Pure, White and Deadly
I spent most of yesterday reading John Yudkin’s exposé on the sugar industry. With Pure, White and Deadly, published in 1972, Yudkin became one of our first scientists to raise the alarm on sugar. Long before the rise of high fructose corn syrup and two-liter soda bottles, he pointed to sugar as the major cause of heart disease and obesity.
His views were controversial. They challenged the prevailing hypothesis that saturated fat caused health problems. At the time, the sugar industry advertised its product as something potentially diet-friendly with slogans such as “sugar can be the willpower you need to undereat.” Yudkin was a proponent of low-carb diets for weight loss.
We like sweet things at an early age. In 1974, pediatrician Jacob Steiner set out to test whether the hedonic properties of different tastants were present at birth. He arranged an experiment with newborn infants in a hospital during their first hour after birth before they’d been exposed to any taste. Their reactions were filmed, and the results were dramatic.
When Steiner tested a cotton swab dipped in a salt solution, he got little reaction from the infants. With acid, they creased their lips. A bitter substance produced a face of disgust as the infants tried to eject the swab. Scientists have long believed that we evolved bitter taste as a defense against the toxins in plants. When the turn came to sugar, the reactions changed. The babies were all smiling in response to the sweet taste. Steiner’s experiment proves that already at birth, we’re hardwired towards sweetness. It’s no wonder that sugar consumption in the US is above a hundred pounds per person annually.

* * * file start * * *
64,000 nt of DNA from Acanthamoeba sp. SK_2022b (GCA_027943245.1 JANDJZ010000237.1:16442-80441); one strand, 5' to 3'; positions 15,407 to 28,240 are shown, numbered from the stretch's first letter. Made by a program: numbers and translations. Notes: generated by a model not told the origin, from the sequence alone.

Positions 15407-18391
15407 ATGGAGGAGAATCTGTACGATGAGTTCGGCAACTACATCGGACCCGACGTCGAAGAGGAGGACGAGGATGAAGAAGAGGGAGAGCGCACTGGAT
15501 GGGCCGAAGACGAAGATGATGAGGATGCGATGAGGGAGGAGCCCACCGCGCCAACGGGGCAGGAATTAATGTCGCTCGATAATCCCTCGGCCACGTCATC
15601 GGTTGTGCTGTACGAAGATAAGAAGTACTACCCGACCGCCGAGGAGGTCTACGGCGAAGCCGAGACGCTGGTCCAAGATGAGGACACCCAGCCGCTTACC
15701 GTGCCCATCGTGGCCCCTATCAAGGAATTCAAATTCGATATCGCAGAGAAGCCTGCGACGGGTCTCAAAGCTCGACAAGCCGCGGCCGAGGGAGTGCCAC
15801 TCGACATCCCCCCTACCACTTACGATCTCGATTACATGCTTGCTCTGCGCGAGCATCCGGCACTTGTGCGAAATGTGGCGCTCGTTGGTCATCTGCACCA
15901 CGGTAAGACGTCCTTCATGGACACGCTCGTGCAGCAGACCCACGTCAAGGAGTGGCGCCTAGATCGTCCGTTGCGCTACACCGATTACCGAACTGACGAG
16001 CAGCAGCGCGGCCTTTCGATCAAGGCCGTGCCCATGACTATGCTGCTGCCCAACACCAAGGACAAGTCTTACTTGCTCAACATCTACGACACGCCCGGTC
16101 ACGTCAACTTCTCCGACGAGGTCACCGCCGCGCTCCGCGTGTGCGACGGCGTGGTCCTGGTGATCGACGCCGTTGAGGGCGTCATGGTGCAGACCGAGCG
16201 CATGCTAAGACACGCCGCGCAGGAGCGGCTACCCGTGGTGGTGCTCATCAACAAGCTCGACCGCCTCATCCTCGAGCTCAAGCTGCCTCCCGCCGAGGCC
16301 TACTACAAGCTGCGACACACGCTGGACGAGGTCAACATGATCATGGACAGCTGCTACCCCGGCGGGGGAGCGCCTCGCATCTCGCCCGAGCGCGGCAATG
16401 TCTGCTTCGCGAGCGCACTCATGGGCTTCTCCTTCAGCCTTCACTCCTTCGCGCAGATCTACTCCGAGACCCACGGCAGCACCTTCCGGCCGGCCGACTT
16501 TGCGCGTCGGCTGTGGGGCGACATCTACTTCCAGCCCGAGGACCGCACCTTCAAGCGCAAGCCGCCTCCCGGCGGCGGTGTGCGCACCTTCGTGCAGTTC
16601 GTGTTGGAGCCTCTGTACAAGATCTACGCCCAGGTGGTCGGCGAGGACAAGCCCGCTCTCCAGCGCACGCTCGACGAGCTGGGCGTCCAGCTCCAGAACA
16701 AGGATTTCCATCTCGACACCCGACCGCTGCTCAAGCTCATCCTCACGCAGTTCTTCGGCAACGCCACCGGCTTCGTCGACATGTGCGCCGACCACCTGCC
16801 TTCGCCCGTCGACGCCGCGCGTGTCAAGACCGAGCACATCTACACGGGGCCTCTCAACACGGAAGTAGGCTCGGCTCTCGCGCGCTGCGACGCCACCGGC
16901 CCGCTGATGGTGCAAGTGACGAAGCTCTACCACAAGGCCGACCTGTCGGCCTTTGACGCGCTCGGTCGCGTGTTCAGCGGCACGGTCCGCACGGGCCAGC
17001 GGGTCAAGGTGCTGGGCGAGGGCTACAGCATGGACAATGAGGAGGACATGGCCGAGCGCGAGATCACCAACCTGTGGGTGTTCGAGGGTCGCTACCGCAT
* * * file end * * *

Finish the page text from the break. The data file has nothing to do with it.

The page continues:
John Yudkin’s early warnings about the dangers of sugar largely fell on deaf ears. When we got dietary guidelines in the late 1970s, they told us to stay away from saturated fats and cholesterol. No one talked about sugar. Meanwhile, obesity rates kept rising as we replaced eggs with muesli and butter with heart-healthy margarine. If we had listened to Yudkin’s early warnings, the world could have looked very different today.